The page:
Tougher Than The Rest
If you recognize the image above, you know what’s next.
Louisiana native Willis Reed set Walt Frazier up on his first date after arriving in New York City – that’s Walt Frazier, a guy who put out an entire book on the idea of cool. A few years in the league under his belt, Reed always roomed with rookies in order to show them the ropes. He stopped fights in practice because he knew this team had the juice – they did – if only they could smooth out the vast caverns that separated, say, Rhodes Scholar Bradley from rhyming dictionary scholar Frazier, nevermind whatever Phil Jackson was up to that was too weird even for the Knicks of the Age of Aquarius.
New York Knicks legend, league MVP, All-Star MVP and two-time champion and Finals MVP Willis Reed died Tuesday at the age of 80, as confirmed by his former teammate and ex-senator from the state of New Jersey, Bill Bradley. Fans and admirers would agree that cardiovascular issues reportedly being in some way involved makes perfect sense: he had all of his heart to give.
For an uncomfortable caucus of mostly younger, current basketball fans, it’s tempting to see that name, or that image, and think only of the sparing moments that followed. It isn’t fair to him, and it isn’t fair to the teammates that he subsidized with his larger salary at a time when those things weren’t commensurate with a fair wage, to the point that many non-starters worked offseason jobs.
The whole “they played against plumbers” thing hits two, related forks in the road: on the one hand, why was anybody paying to see them if that was the case; on the other, why were plumbers similarly underpaid if we couldn’t unclog our own faucets? In any case, I’d much rather watch Willis Reed do one than anybody do the other.
You likely know about the Willis Reed Game, which, given their performances, should’ve really been the Walt Frazier Game, but a title’s a title, and national TV coverage for the NBA was, in a word, lacking in 1970, so we remember most something that happened before the game even began, an image indelible in the minds of basketball fans: the captain sustains a thigh injury in Game 5 and, after missing Game 6, receives a boatload of cortisone before strolling out to face Wilt Chamberlain in Game 7. He hits his first two shots, his only points of the deciding game, and his teammates take it from there.
So long as you’re here: please do not use Reed’s passing as an excuse to shoehorn in a discussion about how tough players used to be. Playing through a torn thigh muscle in 1970 should not beget conversations about hand-checking in the nineties that happen on any NBA-centric television show every week anyway. Given the gulf in contracts between then and now, Reed’s act was one more of necessary bravery than, say, Kevin Durant returning to the Finals in 2019 only to immediately tear his Achilles. Players wouldn’t – and shouldn’t – do what Reed did because they don’t have to, and that is fine. We need to remember that players not having to put their bodies at so much risk is a good thing.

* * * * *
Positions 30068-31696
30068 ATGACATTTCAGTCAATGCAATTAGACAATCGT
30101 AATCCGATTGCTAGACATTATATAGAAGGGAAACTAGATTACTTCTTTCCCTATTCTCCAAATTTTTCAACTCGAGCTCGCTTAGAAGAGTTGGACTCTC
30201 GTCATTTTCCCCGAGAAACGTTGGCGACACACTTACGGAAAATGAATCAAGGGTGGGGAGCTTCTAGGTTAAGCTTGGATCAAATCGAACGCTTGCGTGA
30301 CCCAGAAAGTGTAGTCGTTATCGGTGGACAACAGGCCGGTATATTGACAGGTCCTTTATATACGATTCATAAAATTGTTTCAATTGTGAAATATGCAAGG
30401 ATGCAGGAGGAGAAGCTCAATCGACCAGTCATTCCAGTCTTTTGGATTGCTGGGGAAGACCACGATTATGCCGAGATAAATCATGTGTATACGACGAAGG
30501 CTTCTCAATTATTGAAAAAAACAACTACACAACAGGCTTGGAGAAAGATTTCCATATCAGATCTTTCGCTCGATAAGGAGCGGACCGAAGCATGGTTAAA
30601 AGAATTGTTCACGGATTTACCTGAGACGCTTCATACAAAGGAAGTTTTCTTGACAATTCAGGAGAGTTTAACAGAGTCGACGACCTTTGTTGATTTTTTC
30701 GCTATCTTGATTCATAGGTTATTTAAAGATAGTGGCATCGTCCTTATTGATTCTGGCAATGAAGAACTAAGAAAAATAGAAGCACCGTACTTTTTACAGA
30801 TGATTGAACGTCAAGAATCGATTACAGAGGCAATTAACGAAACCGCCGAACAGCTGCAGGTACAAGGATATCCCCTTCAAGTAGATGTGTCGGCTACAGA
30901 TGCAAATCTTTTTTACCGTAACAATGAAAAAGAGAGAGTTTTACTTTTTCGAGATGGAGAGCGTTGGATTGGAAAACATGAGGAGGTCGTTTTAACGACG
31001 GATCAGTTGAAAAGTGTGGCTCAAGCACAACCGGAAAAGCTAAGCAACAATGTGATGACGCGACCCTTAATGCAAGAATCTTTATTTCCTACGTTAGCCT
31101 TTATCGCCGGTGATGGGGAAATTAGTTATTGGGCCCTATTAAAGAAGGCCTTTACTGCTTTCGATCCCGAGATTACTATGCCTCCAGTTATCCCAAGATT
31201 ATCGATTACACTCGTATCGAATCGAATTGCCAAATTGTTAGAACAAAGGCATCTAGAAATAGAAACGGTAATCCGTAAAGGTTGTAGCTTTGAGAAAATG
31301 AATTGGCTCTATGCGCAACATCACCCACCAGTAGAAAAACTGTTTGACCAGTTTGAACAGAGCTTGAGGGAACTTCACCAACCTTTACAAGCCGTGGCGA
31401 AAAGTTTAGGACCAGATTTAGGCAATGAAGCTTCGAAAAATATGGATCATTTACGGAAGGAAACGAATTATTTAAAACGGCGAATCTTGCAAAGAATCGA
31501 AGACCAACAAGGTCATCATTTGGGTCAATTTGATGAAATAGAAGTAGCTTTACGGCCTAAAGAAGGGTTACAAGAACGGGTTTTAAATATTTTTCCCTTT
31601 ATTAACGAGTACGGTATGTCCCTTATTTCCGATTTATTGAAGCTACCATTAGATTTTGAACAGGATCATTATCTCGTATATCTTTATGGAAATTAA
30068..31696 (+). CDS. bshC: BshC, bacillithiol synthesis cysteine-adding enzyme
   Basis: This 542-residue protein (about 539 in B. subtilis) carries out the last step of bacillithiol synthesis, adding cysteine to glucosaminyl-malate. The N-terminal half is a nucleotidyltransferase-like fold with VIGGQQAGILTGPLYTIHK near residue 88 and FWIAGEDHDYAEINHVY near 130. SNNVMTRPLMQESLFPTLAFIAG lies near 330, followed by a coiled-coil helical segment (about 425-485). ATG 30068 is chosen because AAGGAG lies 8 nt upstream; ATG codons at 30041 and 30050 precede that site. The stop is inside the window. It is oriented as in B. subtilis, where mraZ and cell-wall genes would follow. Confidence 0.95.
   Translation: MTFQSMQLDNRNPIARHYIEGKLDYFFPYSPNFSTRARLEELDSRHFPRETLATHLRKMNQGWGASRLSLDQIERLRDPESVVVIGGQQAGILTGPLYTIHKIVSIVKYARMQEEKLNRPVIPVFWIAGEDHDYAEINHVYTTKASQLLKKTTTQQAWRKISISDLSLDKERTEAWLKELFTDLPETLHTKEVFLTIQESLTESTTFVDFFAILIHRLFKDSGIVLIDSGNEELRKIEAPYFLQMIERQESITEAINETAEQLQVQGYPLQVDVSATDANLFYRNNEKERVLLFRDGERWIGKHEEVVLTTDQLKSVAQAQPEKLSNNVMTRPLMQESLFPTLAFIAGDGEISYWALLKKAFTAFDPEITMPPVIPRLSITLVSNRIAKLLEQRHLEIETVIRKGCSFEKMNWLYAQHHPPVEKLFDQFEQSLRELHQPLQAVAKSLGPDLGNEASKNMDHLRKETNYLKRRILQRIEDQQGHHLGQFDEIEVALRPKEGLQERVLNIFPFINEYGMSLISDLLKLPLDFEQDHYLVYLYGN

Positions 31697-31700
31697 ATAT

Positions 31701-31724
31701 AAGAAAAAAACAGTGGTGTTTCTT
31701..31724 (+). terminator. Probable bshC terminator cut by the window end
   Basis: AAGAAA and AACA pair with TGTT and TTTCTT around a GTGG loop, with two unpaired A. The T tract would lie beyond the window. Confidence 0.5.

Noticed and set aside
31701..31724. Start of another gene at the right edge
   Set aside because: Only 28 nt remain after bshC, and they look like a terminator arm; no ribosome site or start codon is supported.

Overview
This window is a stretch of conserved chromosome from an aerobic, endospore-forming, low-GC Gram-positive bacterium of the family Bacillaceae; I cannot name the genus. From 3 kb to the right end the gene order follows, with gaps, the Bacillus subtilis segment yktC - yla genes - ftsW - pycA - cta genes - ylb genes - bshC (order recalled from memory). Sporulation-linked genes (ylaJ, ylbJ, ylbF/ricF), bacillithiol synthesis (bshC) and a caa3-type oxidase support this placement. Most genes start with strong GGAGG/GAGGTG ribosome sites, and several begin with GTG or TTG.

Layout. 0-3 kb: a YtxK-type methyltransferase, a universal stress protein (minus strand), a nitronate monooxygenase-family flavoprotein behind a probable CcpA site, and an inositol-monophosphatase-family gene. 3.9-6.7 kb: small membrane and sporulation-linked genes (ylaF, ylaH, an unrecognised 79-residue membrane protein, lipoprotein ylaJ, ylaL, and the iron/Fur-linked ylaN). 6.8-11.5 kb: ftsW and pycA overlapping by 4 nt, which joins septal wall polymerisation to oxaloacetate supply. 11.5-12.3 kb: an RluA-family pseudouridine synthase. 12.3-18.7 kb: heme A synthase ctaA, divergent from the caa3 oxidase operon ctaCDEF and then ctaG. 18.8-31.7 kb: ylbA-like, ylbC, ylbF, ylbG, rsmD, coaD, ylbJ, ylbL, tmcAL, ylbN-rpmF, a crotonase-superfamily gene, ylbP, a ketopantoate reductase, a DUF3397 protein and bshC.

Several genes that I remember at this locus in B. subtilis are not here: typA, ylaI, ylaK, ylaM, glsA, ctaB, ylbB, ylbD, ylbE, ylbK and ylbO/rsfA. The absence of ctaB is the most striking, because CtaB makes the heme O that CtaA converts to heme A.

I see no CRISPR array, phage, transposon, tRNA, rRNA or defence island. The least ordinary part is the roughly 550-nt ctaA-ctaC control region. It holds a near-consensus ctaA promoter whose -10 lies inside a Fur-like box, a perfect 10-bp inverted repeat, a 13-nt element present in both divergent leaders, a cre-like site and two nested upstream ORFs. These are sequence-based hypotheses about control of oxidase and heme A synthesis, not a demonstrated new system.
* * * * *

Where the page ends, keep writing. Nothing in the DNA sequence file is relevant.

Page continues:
Even so, we recall Reed’s return with such fondness because it was tough. God knows Reed himself absolutely answered the call when necessary: both in his seminal book on the champion Knicks When The Garden Was Eden and in his obituary for Reed Tuesday in the New York Times, Harvey Araton outlines the fight that Reed had with, essentially, Rudy LaRusso – surely you remember him – and all the rest of the 1966-’67 Los Angeles Lakers.
Willis Reed also drove his teammates from Newark Airport to Westbury in the middle of the night, charming Jericho Turnpike parents along the way. The Grambling alum kept a home near there; he was a fisherman.
He taught those same teammates not to throw elbows in practice; that was reserved for the Pistons, the following night. He was a two-way dynamo on the court, but that included his southpaw jumper, an early example of stretching the floor. He was the first player with an All-Star, league and Finals MVP to his name in the same season. Deservedly, his was the first number retired in Knicks franchise history. He coached the Knicks and fell victim to Sonny Werblin and, later, a successful yet turbulent New Jersey Nets franchise.
But for the highest peaks of that team’s history and into retirement, he was the Knicks. He was the captain, Willis Reed.
 “Posting and toasting,” also the name of the best Knicks blog running, is one of his trademark phrases, a “barbecue chicken in the post” equivalent for the NBA on TNT crowd; Frazier is, by an unfathomable margin, my favorite color commentator ever to have existed, partly because #knickstape and my proximity to it but also because he is of the exact age to serve references that my extremely New York and also Turner Classic Movies-forward household would always appreciate. Also: have you seen this man’s suits?